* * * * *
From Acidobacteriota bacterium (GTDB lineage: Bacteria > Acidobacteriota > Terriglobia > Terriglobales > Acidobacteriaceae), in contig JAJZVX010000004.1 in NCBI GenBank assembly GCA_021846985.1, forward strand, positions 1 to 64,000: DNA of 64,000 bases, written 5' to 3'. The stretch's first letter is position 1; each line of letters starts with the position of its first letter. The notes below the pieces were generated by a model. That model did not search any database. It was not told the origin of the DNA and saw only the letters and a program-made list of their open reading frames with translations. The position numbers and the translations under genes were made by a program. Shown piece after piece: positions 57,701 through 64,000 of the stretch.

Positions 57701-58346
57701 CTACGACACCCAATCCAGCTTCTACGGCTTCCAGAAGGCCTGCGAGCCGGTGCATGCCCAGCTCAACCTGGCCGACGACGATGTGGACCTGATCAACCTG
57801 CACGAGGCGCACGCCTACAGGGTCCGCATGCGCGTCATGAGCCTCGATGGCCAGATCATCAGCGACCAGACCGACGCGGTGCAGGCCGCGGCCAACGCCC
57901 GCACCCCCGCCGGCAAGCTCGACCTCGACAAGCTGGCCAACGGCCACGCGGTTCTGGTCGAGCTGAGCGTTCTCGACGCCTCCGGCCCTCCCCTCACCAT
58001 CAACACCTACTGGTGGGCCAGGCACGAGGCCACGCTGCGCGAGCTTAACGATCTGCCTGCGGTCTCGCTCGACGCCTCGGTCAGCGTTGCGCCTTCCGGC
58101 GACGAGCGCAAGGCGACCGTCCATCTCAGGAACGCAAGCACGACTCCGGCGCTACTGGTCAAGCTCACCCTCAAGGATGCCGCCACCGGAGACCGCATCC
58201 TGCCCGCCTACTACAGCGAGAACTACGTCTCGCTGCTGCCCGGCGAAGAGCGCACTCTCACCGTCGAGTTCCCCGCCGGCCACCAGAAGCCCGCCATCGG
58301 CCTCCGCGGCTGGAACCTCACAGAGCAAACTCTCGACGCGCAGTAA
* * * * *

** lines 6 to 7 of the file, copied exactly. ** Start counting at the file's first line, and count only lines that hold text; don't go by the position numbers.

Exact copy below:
58001 CAACACCTACTGGTGGGCCAGGCACGAGGCCACGCTGCGCGAGCTTAACGATCTGCCTGCGGTCTCGCTCGACGCCTCGGTCAGCGTTGCGCCTTCCGGC
58101 GACGAGCGCAAGGCGACCGTCCATCTCAGGAACGCAAGCACGACTCCGGCGCTACTGGTCAAGCTCACCCTCAAGGATGCCGCCACCGGAGACCGCATCC